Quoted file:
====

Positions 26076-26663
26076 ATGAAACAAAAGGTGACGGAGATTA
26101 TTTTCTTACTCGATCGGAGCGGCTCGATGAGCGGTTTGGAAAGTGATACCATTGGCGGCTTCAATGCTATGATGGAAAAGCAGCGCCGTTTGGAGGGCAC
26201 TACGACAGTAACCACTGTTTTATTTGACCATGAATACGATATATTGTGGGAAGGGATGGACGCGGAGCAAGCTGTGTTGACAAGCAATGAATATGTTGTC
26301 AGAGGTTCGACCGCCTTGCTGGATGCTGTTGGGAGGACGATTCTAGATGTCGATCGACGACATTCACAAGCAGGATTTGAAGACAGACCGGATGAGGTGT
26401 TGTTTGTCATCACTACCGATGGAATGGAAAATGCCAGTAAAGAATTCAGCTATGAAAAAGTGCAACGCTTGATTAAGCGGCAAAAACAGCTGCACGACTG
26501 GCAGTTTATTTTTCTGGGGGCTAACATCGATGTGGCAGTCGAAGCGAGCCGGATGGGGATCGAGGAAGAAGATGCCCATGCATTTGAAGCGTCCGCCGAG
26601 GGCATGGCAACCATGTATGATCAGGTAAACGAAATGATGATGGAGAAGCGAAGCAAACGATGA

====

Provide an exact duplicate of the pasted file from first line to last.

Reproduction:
Positions 26076-26663
26076 ATGAAACAAAAGGTGACGGAGATTA
26101 TTTTCTTACTCGATCGGAGCGGCTCGATGAGCGGTTTGGAAAGTGATACCATTGGCGGCTTCAATGCTATGATGGAAAAGCAGCGCCGTTTGGAGGGCAC
26201 TACGACAGTAACCACTGTTTTATTTGACCATGAATACGATATATTGTGGGAAGGGATGGACGCGGAGCAAGCTGTGTTGACAAGCAATGAATATGTTGTC
26301 AGAGGTTCGACCGCCTTGCTGGATGCTGTTGGGAGGACGATTCTAGATGTCGATCGACGACATTCACAAGCAGGATTTGAAGACAGACCGGATGAGGTGT
26401 TGTTTGTCATCACTACCGATGGAATGGAAAATGCCAGTAAAGAATTCAGCTATGAAAAAGTGCAACGCTTGATTAAGCGGCAAAAACAGCTGCACGACTG
26501 GCAGTTTATTTTTCTGGGGGCTAACATCGATGTGGCAGTCGAAGCGAGCCGGATGGGGATCGAGGAAGAAGATGCCCATGCATTTGAAGCGTCCGCCGAG
26601 GGCATGGCAACCATGTATGATCAGGTAAACGAAATGATGATGGAGAAGCGAAGCAAACGATGA